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Concerns over capital, asset quality remain at UniCredit

Analystsreturned repeatedly to capital and asset quality when discussing 's first-quarterresults with CEOFederico Ghizzoni on May 10.

Yearover year, net income in the quarter fell 20.8% to €406 million aftersignificant restructuring charges. The group said that excluding suchnonrecurring items, profit would have amounted to more than €640 million. Grouprevenues fell by 4.7% year over year while operating costs dropped 3.7%.

Nettrading, hedging and fair value income was down 41.5% to €362 million,underlining what Ghizzoni described as "a challenging quarter." Thereturn on tangible equity reached 3.8%, a fall of 1 percentage point year overyear.

Takingan upbeat approach and often using sequential, rather than year-over-year,comparisons, Ghizzoni emphasized that UniCredit's core bank is growing,particularly in Italy, that central and eastern Europe had "anexceptionally strong" quarter and that the commercial and investment bankhad "weathered" difficult market conditions. Ghizzonisaid much of the bank's restructuring had occurred ahead of plan, withsignificant branch closures in Germany. Costs fell year over year and quarterover quarter, and Ghizzoni projected further benefits to come.

Heexpressed confidence about group asset quality in the future and said Italiangovernment measures to deal with nonperforming loans were positive if difficultto quantify; he said some evidence is already visible of prices improving inrecent portfolio sales. He added that it was entirely possible that UniCreditmight sell some of its NPLs to the state-organized Atlante fund.

Theasset quality picture was mixed. Gross impaired loans declined 5.1% year overyear to €79.0 billion, yet gross bad loans, or sofferenze, rose 1.2% during thesame period to €52.0 billion. Net write-downs on loans and provisions fell to€755 million from €980 million year over year, although other charges andprovisions were up to €417 million from €264 million.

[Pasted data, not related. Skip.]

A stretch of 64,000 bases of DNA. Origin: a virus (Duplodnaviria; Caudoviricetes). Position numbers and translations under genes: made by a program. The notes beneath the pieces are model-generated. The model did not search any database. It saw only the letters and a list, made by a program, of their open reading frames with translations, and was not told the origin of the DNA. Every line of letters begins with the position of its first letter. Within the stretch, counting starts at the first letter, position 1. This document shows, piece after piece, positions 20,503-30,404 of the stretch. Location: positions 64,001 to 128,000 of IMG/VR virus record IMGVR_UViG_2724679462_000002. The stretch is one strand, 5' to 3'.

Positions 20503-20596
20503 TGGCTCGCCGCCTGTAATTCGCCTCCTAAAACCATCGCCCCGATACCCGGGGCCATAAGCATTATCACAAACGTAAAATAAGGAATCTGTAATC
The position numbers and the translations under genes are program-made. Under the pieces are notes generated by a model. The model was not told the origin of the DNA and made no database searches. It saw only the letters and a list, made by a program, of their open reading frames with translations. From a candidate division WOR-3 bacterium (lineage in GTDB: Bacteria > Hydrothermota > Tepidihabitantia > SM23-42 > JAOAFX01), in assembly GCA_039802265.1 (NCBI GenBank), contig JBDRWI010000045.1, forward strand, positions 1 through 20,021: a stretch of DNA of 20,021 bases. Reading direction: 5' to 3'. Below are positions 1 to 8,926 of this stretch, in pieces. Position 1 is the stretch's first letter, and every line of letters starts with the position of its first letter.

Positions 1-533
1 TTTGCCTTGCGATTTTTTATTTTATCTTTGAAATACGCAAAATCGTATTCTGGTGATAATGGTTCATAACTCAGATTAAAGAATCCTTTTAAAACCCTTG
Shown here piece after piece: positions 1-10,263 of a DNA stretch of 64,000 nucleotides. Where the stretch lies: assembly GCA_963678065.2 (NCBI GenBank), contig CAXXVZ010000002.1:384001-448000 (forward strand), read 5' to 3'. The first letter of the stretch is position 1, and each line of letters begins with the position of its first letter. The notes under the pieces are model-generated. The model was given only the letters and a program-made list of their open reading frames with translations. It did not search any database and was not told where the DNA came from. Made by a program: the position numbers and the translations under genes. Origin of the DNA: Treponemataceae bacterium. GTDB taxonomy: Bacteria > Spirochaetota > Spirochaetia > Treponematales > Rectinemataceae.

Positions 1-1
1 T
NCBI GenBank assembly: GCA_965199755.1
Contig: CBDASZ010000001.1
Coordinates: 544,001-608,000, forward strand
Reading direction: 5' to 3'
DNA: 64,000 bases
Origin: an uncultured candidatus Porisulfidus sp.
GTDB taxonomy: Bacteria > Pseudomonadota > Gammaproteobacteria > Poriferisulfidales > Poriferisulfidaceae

Ghizzonihighlighted the falling cost of risk and noted that coverage of net impairedloans increased to 51.7%. He said the increase in gross bad loans wasattributable to the transition from other impaired loans, but given that theimpaired loan stock is shrinking, he expressed "a higher level ofconfidence on group asset quality" looking forward.

Capitalclearly remains a source of concern. The fully loaded common equity Tier 1ratio fell 9 basis points in the quarter to 10.85% and, with the investment inAtlante depressing the ratio further, one analyst expressed concern that thebank was only 30 basis points above its minimum capital ratio under the ECB'sSupervisory Review and Evaluation Process. He cited the 10.50% transitionalCET1 figure, which was down 23 basis points from three months earlier.

Ghizzonisaid the decline in the CET1 ratio had come from growth in commercial lendingin Germany and Italy during the quarter, which he welcomed. "We expect thegood trend to continue," he said, emphasizing that the bank was targetingcapital-light growth.

Askedabout the regulatory approach to UniCredit given that it has the lowest capitalratio among its Italian peers but the highest level of coverage, Ghizzoni saidthe regulator looked at both elements together and considered the bankwell-placed given its coverage.

"Ourstrategy is to keep coverage high and focus on the reduction of NPLs," hesaid.